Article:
Title: Influence of prescribed fire season on the physiology of foliage recovery in young Pinus palustris Mill.
Authors: Mary Anne S. Sayer1, Michael C. Tyree2, Dylan N. Dillaway3, Shi-Jean Susana Sung1, and Eric A. Kuehler4
1U.S. Forest Service, Southern Research Station, Pineville, LA, USA
2Dept of Biology, Indiana University of Pennsylvania, Indiana, PA, USA
3Unity College, Center for Natural Resources Management and Protection, Unity, ME, USA
4U.S. Forest Service, Southern Research Station, Athens, GA, USA
Abstract: Young longleaf pine experience severe scorch during prescribed fire. Between scorch and recovery, the potential exists for decreases in carbon fixation and growth. Two studies conducted in Louisiana’s Kisatchie National Forest investigated longleaf pine physiology in response to spring or fall fire. We hypothesized that after severe scorch, physiological processes linked to growth differed by fire season. Foliage recovered by one growing season after spring or fall fire. Regardless of fire season, factors contributing to foliage recovery included branch persistence and accelerated photosynthesis of residual fascicles. Starch dynamics and its role in post-scorch foliage recovery differed by fire season.
Title: Growth Response of Mature Longleaf Pine to Disturbance at the Harrison Experimental Forest
Authors: John Butnor, Kurt Johnsen, Dana Nelson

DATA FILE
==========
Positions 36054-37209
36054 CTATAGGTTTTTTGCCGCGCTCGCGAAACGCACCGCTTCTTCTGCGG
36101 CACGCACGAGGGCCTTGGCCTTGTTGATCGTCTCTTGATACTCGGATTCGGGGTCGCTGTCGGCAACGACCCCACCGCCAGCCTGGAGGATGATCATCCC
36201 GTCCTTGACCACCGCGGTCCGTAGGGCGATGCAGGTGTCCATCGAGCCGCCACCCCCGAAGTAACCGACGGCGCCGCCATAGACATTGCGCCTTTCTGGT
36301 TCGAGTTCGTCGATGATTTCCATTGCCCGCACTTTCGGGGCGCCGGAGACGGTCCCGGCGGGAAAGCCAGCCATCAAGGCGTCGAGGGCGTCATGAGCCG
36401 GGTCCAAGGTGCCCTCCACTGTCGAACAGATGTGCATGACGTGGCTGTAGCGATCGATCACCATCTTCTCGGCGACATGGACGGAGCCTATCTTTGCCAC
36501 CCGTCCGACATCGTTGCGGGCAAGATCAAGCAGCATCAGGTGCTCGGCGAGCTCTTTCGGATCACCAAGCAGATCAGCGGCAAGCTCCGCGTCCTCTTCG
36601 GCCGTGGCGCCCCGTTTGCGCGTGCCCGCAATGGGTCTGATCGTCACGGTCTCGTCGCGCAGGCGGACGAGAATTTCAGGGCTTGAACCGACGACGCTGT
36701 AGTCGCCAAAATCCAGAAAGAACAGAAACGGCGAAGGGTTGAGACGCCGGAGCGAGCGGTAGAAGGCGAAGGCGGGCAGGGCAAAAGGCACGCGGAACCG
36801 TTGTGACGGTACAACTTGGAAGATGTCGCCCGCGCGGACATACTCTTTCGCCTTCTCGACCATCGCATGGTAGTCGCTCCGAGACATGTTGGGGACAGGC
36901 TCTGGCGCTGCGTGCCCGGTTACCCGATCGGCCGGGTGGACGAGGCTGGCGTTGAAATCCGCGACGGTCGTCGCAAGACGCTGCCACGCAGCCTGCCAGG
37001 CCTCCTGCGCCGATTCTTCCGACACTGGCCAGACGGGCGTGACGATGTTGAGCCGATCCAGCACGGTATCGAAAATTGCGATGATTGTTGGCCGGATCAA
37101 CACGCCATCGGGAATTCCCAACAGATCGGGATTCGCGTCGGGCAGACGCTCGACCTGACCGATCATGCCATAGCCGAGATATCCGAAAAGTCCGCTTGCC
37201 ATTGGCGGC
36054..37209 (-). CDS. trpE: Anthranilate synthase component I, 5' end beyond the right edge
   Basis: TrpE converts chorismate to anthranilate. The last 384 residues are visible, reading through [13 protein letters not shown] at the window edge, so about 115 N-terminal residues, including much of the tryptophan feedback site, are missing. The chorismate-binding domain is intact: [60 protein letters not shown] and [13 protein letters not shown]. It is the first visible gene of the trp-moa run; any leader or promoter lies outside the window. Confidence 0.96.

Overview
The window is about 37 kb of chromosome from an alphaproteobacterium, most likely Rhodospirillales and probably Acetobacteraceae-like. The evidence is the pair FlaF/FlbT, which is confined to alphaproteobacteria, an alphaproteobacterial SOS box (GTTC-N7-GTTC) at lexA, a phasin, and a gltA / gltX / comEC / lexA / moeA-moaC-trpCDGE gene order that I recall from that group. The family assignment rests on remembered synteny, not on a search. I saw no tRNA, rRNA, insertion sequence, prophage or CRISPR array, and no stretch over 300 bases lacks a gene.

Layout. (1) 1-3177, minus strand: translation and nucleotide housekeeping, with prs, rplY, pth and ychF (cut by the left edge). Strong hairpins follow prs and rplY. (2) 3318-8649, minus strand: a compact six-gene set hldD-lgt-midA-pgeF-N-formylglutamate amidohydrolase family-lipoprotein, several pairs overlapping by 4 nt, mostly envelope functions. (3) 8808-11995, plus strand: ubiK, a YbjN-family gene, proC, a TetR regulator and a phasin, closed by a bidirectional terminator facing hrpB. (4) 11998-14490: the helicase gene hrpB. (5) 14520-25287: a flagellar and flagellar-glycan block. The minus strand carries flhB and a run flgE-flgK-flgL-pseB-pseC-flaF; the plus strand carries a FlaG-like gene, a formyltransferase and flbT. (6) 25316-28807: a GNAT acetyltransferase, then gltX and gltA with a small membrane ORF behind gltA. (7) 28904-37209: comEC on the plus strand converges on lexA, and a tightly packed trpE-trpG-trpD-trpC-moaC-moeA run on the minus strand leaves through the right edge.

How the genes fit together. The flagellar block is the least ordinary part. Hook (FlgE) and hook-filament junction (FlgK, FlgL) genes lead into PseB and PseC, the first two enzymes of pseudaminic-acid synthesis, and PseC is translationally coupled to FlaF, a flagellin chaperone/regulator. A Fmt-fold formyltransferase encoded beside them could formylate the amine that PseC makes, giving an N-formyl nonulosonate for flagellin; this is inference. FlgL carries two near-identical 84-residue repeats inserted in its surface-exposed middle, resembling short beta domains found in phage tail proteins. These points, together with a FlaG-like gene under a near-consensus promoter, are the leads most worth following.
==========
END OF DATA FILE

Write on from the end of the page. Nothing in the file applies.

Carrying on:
Abstract: Young southern pine plantations are very responsive to resource availability, whether from soil nutrition or access to light. When thinning is timed appropriately, trees develop desirable stem quality and their growth rates are maximized. Less is known about the response of mature trees to natural and silvicultural disturbances. Longleaf pine is a long-lived tree that is well suited to extended rotations in the Gulf Coast where natural disturbance from hurricanes periodically occur and thinning for commercial purposes or to create wildlife habitat. We explored the diameter growth of longleaf pine planted in 1961 in the years following disturbances from Hurricane Katrina (2005) and thinning (2011) in at the in Saucier, Mississippi. Winds from Hurricane Katrina destroyed 7% of the longleaf pine, damaging many more, while the thinning was variable, based on existing density. A total of 180 trees were sampled with an increment borer in April 2017 and analyzed to quantify basal area increment (BAI) of both early and late wood. Using BAI normalized to year 2005, we observed that declines of 11 and 13% in 2006-2007, followed by a recovery to 2005 levels by 2011. One year after thinning in 2011, BAI normalized to 2005 increased 50% in 2012, followed by +34%, +8%, +16%, +54% in subsequent years 2013-2016. Clearly the loss of cohort members in 2005 served to reduce stocking levels, but crown damage and loss of foliage likely caused the growth stagnation during next five years. Conversely the thinning was followed by large increases in BAI for two years.